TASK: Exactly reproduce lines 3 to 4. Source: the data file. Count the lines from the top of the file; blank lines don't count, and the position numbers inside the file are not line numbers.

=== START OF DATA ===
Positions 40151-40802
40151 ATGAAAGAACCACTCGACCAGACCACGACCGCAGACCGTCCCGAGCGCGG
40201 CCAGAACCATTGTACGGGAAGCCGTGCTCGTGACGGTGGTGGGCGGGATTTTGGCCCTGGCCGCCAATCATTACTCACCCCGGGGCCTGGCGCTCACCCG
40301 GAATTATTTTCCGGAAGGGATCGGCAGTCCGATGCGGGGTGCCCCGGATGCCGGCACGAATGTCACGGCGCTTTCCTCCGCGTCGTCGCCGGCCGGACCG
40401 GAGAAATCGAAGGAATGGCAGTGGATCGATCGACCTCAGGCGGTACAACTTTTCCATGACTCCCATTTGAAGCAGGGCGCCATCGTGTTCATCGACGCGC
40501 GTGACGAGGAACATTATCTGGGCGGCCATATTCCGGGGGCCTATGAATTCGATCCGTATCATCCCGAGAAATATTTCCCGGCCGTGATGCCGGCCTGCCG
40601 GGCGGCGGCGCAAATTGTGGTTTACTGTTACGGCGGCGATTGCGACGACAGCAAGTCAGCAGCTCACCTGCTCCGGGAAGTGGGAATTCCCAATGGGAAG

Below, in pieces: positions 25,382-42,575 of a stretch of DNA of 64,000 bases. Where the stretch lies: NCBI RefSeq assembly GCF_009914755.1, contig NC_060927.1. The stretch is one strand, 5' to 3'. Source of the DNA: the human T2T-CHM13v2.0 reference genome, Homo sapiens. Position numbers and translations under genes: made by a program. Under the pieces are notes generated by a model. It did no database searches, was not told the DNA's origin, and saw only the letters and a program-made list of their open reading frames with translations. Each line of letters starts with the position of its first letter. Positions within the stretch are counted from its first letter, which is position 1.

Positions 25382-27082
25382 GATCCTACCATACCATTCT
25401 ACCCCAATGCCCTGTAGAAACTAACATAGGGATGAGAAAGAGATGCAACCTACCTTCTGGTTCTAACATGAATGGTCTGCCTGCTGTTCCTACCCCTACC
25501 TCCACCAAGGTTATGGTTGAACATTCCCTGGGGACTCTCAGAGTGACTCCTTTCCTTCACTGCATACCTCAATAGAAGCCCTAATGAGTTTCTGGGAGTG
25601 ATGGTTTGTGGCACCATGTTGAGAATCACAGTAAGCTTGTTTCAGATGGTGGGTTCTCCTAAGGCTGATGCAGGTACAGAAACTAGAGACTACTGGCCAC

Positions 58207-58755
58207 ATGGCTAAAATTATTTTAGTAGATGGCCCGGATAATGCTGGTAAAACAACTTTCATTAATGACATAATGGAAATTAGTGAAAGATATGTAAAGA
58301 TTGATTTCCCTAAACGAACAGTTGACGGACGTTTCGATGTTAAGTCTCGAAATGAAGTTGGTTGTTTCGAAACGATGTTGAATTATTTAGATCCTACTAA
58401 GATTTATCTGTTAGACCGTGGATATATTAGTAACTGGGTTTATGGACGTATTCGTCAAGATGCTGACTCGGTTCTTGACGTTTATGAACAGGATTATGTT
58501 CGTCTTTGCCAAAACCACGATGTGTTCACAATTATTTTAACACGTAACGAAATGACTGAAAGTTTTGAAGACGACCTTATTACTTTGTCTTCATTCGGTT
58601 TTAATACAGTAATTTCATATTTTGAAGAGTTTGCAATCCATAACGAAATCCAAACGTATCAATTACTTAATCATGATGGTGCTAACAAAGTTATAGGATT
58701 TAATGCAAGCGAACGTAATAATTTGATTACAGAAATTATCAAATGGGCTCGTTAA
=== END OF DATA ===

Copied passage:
40201 CCAGAACCATTGTACGGGAAGCCGTGCTCGTGACGGTGGTGGGCGGGATTTTGGCCCTGGCCGCCAATCATTACTCACCCCGGGGCCTGGCGCTCACCCG
40301 GAATTATTTTCCGGAAGGGATCGGCAGTCCGATGCGGGGTGCCCCGGATGCCGGCACGAATGTCACGGCGCTTTCCTCCGCGTCGTCGCCGGCCGGACCG